Encryption Reading Time: 7 minutes

Does your organization have an Encryption Backdoor?

Before we look at Encryption Backdoor as a whole, let’s have a brief rundown of these two separately. Encryption is a method of scrambling information so only approved keyholders can comprehend the data. In other words, encryption takes decipherable information and adjusts it, so it seems arbitrary.

On the other hand, the backdoor is a means to access a system or encrypted data by avoiding the standard method of authentication. It is typically inserted into a program or algorithm before being widely distributed. It is frequently hidden in the design of the program or algorithm.

What is an Encryption Backdoor?

An encryption backdoor is a method of bypassing authentication and accessing encrypted data in certain services. It can also be defined as a deliberate weakness created by the service provider to allow for easy access to encrypted data. An encryption backdoor would either allow the intruder to guess the access key based on the context of the message or to present a skeleton key that would always grant him access.

Encryption backdoors and vulnerabilities are quite similar theoretically as they both provide an unconventional way for someone to enter a system. However, the difference is that backdoors are created on purpose, whereas vulnerabilities are unintentional.

Benefits of Encryption Backdoors

  1. An encryption backdoor would aid law enforcement and intelligence agencies in their efforts to combat and prevent crime. This would also expedite investigations because agencies would be able to intercept communications and search suspects’ electronic devices to gather data. Officials claim that a backdoor would greatly benefit investigations of terrorism and hate crimes.
  2. It can be used to restore user access when there is no other option. It can also be utilized for troubleshooting purposes.
  3. It can help uncover child sexual abuse material (CSAM) hidden in encrypted messaging applications.

Drawbacks of Encryption Backdoors:

  1. While an encryption backdoor may seem like a boon to solve crimes, it may eventually leave numerous applications and services vulnerable. The same backdoor that the law enforcement agencies and governments are making a strong case for, can be exploited by hackers which would ultimately lead to rise in cybercrime.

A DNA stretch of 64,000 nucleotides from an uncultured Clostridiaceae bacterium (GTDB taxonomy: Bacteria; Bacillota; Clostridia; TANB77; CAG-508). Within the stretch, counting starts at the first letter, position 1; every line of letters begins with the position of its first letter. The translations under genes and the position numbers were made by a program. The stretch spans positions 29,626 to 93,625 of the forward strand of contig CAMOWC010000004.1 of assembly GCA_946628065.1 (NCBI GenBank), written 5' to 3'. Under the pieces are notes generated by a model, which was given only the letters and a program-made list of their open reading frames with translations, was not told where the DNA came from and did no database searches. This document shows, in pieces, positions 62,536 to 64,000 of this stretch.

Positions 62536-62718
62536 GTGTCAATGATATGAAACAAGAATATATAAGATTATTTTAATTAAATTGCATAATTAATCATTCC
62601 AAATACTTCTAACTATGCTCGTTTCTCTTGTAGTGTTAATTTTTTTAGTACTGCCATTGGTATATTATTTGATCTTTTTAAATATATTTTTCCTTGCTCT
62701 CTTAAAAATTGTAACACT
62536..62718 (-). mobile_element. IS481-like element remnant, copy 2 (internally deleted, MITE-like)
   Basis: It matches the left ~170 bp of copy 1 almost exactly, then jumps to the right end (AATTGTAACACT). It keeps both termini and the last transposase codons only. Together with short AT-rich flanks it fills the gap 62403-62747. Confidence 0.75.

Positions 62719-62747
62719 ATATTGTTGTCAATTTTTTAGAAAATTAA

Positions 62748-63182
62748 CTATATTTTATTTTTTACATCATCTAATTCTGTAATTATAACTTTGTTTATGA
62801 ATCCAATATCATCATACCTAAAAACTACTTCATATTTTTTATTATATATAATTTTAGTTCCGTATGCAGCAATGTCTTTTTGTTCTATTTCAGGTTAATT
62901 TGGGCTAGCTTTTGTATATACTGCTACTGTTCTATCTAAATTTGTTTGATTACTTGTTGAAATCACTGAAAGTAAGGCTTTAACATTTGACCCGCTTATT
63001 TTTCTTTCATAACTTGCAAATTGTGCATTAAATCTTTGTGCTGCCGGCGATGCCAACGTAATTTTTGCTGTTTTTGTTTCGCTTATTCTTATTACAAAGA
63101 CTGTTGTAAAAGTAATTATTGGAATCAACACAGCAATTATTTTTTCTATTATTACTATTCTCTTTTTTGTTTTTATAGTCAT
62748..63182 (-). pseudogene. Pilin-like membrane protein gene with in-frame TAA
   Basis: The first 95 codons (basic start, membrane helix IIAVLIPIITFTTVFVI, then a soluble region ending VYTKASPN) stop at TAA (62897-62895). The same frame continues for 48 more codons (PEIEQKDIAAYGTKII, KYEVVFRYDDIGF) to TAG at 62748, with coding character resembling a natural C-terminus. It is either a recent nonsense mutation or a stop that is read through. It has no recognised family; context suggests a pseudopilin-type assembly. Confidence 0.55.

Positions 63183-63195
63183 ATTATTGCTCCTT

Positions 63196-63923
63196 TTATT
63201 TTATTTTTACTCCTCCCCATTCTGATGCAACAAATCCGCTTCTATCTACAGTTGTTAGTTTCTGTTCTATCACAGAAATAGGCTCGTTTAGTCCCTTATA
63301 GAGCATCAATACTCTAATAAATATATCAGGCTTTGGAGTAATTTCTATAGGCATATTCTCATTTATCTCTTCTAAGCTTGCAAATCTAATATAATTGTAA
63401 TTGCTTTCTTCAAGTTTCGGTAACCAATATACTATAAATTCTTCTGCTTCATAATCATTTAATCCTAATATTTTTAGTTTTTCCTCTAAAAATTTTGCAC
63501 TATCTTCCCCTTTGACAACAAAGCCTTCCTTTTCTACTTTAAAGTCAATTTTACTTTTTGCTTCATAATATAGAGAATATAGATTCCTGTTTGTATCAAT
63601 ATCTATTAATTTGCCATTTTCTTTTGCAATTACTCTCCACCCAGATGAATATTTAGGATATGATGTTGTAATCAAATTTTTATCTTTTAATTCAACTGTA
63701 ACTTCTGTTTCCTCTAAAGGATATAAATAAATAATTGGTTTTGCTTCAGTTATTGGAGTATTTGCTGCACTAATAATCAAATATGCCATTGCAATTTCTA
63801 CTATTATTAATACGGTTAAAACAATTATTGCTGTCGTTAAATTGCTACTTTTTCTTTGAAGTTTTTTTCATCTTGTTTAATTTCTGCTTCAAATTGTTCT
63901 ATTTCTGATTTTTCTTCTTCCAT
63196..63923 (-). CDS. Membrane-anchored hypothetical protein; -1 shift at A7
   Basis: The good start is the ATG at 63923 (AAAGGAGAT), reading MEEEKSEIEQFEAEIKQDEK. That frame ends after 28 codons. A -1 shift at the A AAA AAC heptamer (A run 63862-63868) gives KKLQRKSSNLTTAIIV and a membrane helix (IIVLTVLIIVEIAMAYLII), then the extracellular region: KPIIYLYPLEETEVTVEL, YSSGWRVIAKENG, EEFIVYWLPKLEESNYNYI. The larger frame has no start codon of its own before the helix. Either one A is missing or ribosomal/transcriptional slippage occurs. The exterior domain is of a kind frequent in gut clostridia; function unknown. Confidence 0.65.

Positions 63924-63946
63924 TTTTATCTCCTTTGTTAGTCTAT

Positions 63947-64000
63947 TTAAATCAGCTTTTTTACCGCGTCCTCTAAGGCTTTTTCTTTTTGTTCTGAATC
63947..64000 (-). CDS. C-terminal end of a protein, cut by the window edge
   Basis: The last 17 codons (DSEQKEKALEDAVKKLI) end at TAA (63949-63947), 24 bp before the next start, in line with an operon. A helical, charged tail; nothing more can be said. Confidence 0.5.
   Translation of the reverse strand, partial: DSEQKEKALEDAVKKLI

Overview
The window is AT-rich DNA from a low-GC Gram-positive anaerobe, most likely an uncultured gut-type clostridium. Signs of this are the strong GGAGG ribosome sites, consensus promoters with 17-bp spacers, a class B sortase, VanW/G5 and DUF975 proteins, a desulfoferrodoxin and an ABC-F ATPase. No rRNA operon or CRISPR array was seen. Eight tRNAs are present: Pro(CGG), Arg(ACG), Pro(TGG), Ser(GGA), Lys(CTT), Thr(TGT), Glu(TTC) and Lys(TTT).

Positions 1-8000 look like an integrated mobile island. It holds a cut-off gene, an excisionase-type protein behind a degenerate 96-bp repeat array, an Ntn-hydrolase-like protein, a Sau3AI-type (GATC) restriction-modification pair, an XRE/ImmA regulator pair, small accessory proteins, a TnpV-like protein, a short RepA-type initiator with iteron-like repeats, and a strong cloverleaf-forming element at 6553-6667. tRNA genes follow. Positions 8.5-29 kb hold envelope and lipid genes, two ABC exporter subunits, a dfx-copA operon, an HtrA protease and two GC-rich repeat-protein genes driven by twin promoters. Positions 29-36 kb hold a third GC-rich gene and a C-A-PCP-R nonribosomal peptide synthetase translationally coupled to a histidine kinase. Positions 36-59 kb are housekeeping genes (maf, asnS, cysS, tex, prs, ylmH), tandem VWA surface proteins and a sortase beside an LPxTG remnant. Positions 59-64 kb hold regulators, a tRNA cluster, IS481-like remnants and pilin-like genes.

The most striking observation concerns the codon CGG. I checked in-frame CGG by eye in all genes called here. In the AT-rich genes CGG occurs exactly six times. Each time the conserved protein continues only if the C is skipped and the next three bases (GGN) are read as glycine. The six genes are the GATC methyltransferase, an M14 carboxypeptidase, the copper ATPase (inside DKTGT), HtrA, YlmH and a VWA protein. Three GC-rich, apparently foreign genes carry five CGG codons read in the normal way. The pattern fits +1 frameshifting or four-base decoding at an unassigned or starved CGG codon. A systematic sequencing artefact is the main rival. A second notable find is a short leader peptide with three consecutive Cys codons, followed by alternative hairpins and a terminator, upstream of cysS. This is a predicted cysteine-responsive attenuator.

2. Intelligence agencies could misuse a backdoor to spy on people without a warrant and collect maximum data.
  3. IT organizations would be forced to store decryption keys in their databases which would give an opportunity to cybercriminals to steal the keys and extract sensitive information from billions of people.
  4. In the case of IoT devices, the backdoor to one will lead to exposing all other devices connected to the network.
  5. The threats of encryption backdoors increase when enterprises use multiuser and networking operating systems.

Are Encryption Backdoors necessary?

Global tech giants have expressed their displeasure over the inclusion of encryption backdoors. Encryption protects everything from networks and devices to email and banking transactions. Law enforcement agencies might have the best intentions, but it is important to understand that without trusted encryption, the internet would be a more fertile place for hackers.

With privacy experts advising constantly on maintaining the strongest possible encryption standards, and on the other hand, law enforcement agencies willing to have a backdoor in order to nab criminals, clearly shows that no middle ground has been found yet and this debate will only intensify over the time. The only thing we can do presently is protected our data to the best ability.


Encryption backdoors can both be useful and harmful at the same time. At present, there isn’t any well-defined policy for backdoors, however, we hope whatever decision is taken, it’s in the best interest of all, keeping in mind the privacy and data security of citizens as well as the concerns of government apprehending criminals for maintaining public safety.

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About the Author

Yathaarth Swaroop is a Consultant at Encryption Consulting, working with PKIs, HSMs and working as a consultant with high-profile clients.

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